Readers who love-really love-books, who take special care in arranging them on their shelves, may at first glance find Rosamond Purcell's artwork somewhat off-putting. The image above, titled "Book/nest," is taken from Bookworm (Quantuck Lane Press, 2006), a collection of Purcell's photos and collages of books that are in the process of being slowly destroyed by forces of nature. Included in Bookworm are images of weather-beaten novels, books that were buried in mud, partially burned books, waterlogged books, and even a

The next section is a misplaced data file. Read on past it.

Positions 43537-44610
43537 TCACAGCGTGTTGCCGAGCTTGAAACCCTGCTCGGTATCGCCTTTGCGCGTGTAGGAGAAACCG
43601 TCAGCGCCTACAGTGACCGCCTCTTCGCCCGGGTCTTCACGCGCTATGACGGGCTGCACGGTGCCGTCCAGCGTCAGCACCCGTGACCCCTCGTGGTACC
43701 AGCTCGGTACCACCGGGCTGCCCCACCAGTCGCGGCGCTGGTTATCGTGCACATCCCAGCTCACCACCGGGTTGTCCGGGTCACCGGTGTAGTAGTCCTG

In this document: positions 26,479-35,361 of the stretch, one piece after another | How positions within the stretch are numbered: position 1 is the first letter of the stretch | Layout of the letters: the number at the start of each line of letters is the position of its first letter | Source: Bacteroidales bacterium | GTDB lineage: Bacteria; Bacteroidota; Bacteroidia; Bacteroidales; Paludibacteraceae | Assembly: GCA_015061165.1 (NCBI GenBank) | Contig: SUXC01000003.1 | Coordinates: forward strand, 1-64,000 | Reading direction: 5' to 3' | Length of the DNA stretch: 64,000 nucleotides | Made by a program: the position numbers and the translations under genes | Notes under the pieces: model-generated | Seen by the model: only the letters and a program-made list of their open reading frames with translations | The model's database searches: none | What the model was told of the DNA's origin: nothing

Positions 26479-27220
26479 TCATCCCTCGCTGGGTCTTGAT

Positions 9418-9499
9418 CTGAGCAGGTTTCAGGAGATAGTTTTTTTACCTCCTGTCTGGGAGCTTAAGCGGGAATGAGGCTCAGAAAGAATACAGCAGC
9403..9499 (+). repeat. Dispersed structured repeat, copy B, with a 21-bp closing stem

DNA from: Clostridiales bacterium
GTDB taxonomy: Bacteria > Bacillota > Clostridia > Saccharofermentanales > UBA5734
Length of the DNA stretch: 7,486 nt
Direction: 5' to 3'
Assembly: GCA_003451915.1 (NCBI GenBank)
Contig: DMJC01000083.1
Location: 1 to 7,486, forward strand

nineteenth-century French economics textbook that has been eaten by termites. Purcell writes that many of the books she has photographed are now in her studio in Arlington, Massachusetts. Although they are almost impossible to open and can no longer be read, "the sight of these books comforts me," she writes. "A book that is still a book but cannot be read imparts peace and promise." Despite the miserable condition of the volumes she chooses to photograph, Purcell says that she, too, loves books. "I love them whole and unprovoked. I cherish them in perfect condition and care, too, for the not quite pristine," she writes. "I pillage only those books already in an outlaw condition, those visited by termites, silverfish, mice, moths and beetles, damp, mold, rot, or fire. The tenacity of pages and bindings to survive such assaults seems miraculous." In his introduction to Bookworm, Sven Birkerts, the editor of AGNI, writes that the "vivid illumination of damage" in Purcell's work "isolates and heightens the idea of the book as material object. We are reminded that this emblem of mental life is subject like any other thing to the processes of erosion and decay."